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etcd mesh force is


etcd v2 client for monitoring changes to the force - useful for networks that are changing dynamically.

Yoda gives you 2 things:

  • a node.js event listener that reacts to changes in network topology (endpoints coming and going)
  • a bash script that an orchestration script calls to register and un-register endpoints

If you want to speak like yoda - check out yoda-said

Somewhere on a small lonely planet - a plucky little node script wants to connect to some Mongo databases (or ZeroMQ sockets or any TCP thing).

We know we have an etcd server running on and so we tell Yoda to connect to it to get updates about Mongos.

var Yoda = require('yoda');
// hostname + port of the etcd server 
var yoda = new Yoda('', 4001);
// location will emit events for anything below /mongo 
var location = yoda.connect('/mongo');
// listen for servers arriving 
location.on('add', function(route, data){
    // route will be the id of the server 
    console.log('server id: ' + route);
    // data is a string at this point - encode how you like! 
    // we probably want to connect to the mongo server at this point 

Meanwhile - in amoungst the alliance fleet - we have a Mongo spawning bash script that knows the IP of the server it is running a Mongo database on.

# the IP address of the mongo server we are booting
# first run a mongo container using docker
MONGO_CONTAINER=$(docker run -p 27017 -t quarry/mongo)
# now get the port it is listening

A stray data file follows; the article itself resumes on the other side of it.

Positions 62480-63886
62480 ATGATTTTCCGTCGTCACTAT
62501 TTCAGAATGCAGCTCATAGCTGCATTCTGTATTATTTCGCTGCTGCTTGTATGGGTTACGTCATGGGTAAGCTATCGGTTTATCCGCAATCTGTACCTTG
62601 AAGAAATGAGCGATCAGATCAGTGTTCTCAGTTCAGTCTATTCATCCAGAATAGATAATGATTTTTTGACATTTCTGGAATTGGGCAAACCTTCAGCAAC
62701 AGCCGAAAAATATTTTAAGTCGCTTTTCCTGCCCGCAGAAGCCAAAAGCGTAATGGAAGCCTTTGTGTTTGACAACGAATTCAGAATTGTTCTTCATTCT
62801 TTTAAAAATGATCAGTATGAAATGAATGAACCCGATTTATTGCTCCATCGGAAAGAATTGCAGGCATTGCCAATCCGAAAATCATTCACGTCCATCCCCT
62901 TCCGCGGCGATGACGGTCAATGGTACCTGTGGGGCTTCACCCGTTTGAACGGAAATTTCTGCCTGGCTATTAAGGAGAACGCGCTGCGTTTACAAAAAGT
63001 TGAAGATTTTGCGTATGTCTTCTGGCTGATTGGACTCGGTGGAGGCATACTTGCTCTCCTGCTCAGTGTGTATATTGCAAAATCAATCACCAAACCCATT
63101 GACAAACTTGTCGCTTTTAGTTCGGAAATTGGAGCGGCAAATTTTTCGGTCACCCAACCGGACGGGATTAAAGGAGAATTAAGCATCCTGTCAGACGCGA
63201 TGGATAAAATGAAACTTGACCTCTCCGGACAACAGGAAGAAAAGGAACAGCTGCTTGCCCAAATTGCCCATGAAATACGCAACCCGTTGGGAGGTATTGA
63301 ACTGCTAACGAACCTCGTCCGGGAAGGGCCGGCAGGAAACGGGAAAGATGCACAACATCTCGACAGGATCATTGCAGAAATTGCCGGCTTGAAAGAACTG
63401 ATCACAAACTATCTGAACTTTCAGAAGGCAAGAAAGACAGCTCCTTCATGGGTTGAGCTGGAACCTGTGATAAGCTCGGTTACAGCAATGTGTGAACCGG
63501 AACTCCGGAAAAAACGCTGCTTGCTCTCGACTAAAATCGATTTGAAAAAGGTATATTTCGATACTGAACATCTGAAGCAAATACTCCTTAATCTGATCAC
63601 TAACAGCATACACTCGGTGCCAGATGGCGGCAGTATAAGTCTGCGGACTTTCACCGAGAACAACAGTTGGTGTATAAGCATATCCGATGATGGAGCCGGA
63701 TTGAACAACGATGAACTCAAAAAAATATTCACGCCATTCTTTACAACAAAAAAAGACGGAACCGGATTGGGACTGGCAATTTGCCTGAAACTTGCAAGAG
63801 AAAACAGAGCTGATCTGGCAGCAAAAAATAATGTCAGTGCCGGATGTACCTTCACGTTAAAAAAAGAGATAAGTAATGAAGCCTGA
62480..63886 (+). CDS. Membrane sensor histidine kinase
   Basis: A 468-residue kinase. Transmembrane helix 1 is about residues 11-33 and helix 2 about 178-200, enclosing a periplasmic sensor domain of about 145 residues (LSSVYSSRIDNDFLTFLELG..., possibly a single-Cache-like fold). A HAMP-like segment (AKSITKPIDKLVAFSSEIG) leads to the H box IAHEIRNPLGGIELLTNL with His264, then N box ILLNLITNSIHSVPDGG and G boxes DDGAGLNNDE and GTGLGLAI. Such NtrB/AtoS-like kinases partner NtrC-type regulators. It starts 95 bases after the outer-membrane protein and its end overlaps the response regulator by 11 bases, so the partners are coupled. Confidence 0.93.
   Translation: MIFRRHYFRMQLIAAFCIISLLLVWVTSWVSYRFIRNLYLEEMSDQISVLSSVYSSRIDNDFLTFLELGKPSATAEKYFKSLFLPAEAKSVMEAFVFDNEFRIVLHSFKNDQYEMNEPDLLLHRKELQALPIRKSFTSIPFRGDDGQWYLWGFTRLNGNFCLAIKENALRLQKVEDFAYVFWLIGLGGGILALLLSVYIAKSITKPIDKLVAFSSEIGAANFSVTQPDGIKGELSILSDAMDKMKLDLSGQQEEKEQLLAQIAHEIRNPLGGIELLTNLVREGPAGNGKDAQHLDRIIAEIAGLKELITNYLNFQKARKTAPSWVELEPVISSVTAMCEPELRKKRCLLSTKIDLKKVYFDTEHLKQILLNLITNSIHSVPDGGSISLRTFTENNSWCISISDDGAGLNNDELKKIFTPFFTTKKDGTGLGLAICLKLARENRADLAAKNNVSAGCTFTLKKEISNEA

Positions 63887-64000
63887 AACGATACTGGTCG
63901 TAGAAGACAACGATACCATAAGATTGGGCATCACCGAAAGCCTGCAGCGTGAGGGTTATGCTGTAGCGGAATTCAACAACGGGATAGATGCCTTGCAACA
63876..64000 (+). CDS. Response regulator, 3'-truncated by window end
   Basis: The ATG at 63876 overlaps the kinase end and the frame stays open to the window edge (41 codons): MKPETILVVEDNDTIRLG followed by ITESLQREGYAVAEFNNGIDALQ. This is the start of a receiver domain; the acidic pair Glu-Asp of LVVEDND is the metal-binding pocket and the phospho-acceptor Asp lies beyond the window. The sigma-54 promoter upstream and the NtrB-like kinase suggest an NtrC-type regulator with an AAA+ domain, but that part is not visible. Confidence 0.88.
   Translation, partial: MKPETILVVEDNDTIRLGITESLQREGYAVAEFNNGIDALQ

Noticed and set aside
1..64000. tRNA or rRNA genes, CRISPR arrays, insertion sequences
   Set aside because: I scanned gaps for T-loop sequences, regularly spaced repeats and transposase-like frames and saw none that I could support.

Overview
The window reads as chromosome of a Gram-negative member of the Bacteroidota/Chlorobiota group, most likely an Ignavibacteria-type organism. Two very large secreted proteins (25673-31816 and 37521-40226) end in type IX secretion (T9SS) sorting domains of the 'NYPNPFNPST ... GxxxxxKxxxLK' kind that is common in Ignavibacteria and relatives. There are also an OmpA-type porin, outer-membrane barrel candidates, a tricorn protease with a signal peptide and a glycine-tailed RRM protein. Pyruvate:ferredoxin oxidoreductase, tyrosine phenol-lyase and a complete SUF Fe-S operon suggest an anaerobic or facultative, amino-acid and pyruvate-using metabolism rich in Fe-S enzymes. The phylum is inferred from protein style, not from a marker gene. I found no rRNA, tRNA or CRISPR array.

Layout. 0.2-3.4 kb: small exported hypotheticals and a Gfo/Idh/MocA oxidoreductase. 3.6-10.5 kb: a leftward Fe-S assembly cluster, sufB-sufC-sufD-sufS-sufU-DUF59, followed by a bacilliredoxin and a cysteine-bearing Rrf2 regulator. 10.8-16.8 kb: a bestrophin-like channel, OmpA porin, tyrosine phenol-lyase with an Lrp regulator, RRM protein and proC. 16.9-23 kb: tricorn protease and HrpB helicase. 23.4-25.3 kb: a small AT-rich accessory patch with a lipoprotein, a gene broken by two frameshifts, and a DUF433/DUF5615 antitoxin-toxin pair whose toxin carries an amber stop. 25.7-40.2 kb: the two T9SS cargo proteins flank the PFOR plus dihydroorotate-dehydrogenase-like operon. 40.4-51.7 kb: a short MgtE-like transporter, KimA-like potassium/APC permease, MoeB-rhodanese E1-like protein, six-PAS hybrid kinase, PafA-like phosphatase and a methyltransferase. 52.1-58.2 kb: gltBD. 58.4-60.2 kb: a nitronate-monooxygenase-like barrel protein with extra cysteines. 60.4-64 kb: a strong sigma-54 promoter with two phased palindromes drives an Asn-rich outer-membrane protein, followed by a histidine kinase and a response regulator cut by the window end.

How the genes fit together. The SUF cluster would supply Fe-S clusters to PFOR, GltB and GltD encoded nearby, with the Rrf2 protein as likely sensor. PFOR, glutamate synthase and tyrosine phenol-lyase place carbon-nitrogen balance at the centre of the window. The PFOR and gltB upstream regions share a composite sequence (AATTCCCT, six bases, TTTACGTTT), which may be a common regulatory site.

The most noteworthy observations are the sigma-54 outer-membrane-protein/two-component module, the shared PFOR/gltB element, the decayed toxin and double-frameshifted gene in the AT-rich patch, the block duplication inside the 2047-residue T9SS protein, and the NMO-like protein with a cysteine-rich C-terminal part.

MONGO_PORT=$(docker port $MONGO_CONTAINER 27017)
# now lets tell yoda about the server

A command to boot 2 servers and register them under '/servers' with yoda:

$ node server.js 5678 &
$ node server.js 5679 &
$ yoda set /servers/1 tcp://
$ yoda set /servers/2 tcp://

A brokerless ZeroMQ REQ/REP network where multiple clients connect to multiple servers - a feel-the-force mesh!

#!/usr/bin/env node
var zmq = require('zmq')
  , sock = zmq.socket('rep');
var port = process.argv[2] || 8791;
sock.on('message', function(msg){
sock.bindSync('tcp://' + port);

A ZeroMQ REQ client that connects to servers registered under '/servers' with yoda:

var zmq = require('zmq')
  , server_socket = zmq.socket('req')
  , Yoda = require('yoda');
var yoda = new Yoda('', 4001);
var server_pool = yoda.connect('/servers');
server_pool.on('add', function(route, endpoint){
    // this is load balanced across the server sockets 
}, 1000)

The node.js part is so your app can listen to changes in the network and connect/disconnect to endpoints as they come and go.

$ npm install yoda --save

The bash part is so your orchestration script can write changes to the network as you are spawning/killing processes.

$ wget -qO- | sudo bash

You need an etcd server running in order for yoda to speak to the force.

2 environment variables are used by yoda to speak to the etcd server:

  • YODA_HOST (default
  • YODA_PORT (default 4001)

You can use the Makefile to run an etcd server in a docker container.

First install docker.

Then, to run etcd on the default port:

$ make etcd

There is an example setup so you can see the rough idea

In the first shell:

$ node examples/app.js

And then in the second shell:

$ ./examples/

You should see servers arriving in the first shell.

var Yoda = require('yoda');

Create a new yoda object connected to the given etcd_host & etcd_port.

Returns a location object that will update when anything under '/my/location' changes.

Called when a new item has been added to the locations path.

The route is the full key to the new item and data is the new value.

Called when an item has been deleted from the locations path.

Called when an item has been added or removed from the locations path.

Set the value of $PATH to $DATA.

Get the JSON packet of $PATH.

Get the value of $PATH.

Print all keys beneath $PATH one per line

Remove $PATH.

Remove $PATH and everything beneath.